Extempore Effusion Upon the Death of James Hogg
When first, descending from the moorlands,
I saw the stream of Yarrow glide
Along a bare and open valley,
The Ettrick Shepherd was my guide.
When last along its banks I wandered,
Through groves that had begun to shed
Their golden leaves upon the pathways,
My steps the Border-minstrel led.
The mighty Minstrel breathes no longer,
’Mid mouldering ruins low he lies ;
And death upon the braes of Yarrow,
Has closed the Shepherd-poet’s eyes :
Nor has the rolling year twice measured,
From sign to sign, its steadfast course,
Since every mortal power of Coleridge
Was frozen at its marvellous source ;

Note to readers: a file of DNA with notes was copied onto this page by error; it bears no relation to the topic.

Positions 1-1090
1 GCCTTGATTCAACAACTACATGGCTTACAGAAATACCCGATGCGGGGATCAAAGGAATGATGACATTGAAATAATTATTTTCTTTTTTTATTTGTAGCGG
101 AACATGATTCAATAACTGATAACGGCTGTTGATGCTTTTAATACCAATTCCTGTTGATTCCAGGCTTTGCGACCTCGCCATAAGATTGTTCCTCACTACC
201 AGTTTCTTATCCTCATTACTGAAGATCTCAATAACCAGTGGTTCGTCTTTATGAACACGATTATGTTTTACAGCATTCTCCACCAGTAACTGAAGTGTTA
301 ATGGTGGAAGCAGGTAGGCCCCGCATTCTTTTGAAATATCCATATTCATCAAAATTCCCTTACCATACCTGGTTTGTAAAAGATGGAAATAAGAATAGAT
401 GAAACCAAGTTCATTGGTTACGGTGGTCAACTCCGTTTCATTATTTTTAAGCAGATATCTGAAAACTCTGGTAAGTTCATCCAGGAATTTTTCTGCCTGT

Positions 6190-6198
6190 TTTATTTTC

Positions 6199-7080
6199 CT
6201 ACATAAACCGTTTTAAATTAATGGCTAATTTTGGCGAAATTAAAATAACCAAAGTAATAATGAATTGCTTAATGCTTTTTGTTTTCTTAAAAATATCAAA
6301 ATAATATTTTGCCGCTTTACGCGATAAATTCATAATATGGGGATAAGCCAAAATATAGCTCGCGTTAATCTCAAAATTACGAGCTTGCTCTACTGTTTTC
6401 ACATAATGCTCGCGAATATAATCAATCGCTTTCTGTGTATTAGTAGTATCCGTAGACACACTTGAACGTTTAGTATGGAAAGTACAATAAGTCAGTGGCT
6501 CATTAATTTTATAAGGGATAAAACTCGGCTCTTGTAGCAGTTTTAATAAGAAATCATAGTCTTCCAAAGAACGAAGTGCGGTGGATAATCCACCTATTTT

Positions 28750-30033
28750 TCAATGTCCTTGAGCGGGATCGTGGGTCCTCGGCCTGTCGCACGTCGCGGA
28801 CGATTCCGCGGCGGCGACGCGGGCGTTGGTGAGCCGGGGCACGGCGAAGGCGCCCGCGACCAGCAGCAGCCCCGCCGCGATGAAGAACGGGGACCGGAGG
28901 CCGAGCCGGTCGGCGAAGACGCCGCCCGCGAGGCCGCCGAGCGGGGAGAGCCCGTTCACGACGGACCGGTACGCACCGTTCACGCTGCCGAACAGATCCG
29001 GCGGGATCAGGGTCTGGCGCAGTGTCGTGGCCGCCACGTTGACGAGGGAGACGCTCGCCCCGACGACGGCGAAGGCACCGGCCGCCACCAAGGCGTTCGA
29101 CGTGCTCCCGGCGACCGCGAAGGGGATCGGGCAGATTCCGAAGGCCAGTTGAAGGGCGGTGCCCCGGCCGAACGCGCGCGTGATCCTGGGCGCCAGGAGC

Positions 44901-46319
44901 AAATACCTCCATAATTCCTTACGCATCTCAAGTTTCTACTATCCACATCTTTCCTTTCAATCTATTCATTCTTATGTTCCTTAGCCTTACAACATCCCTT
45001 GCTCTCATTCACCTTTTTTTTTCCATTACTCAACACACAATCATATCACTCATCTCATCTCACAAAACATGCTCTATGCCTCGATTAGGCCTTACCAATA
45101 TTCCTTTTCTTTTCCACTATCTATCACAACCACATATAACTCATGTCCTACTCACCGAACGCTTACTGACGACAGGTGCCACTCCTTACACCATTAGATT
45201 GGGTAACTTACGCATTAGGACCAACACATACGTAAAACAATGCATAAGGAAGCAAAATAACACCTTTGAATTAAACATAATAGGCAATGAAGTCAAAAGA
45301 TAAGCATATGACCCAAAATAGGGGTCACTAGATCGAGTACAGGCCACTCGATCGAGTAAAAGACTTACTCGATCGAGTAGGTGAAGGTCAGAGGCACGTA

The rapt One, of the godlike forehead,
The heaven-eyed creature sleeps in earth :
And Lamb, the frolic and the gentle,
Has vanished from his lonely hearth.
Like clouds that rake the mountain-summits,
Or waves that own no curbing hand,
How fast has brother followed brother,
From sunshine to the sunless land !
Yet I, whose lids from infant slumber
Were earlier raised, remain to hear
A timid voice, that asks in whispers,
‘Who next will drop and disappear?’
Our haughty life is crowned with darkness,
Like London with its own black wreath,
On which with thee, O Crabbe ! forth-looking,
I gazed from Hampstead’s breezy heath.
As if but yesterday departed,
Thou too art gone before ; but why,
O’er ripe fruit, seasonably gathered,
Should frail survivors heave a sigh ?
Mourn rather for that holy spirit,
Sweet as the spring, as ocean deep ;
For her who, ere her summer faded,
Has sunk into a breathless sleep.
No more of old romantic sorrows,
For slaughtered youth or love-lorn maid !
With sharper grief is Yarrow smitten,
And Ettrick mourns with her their poet dead.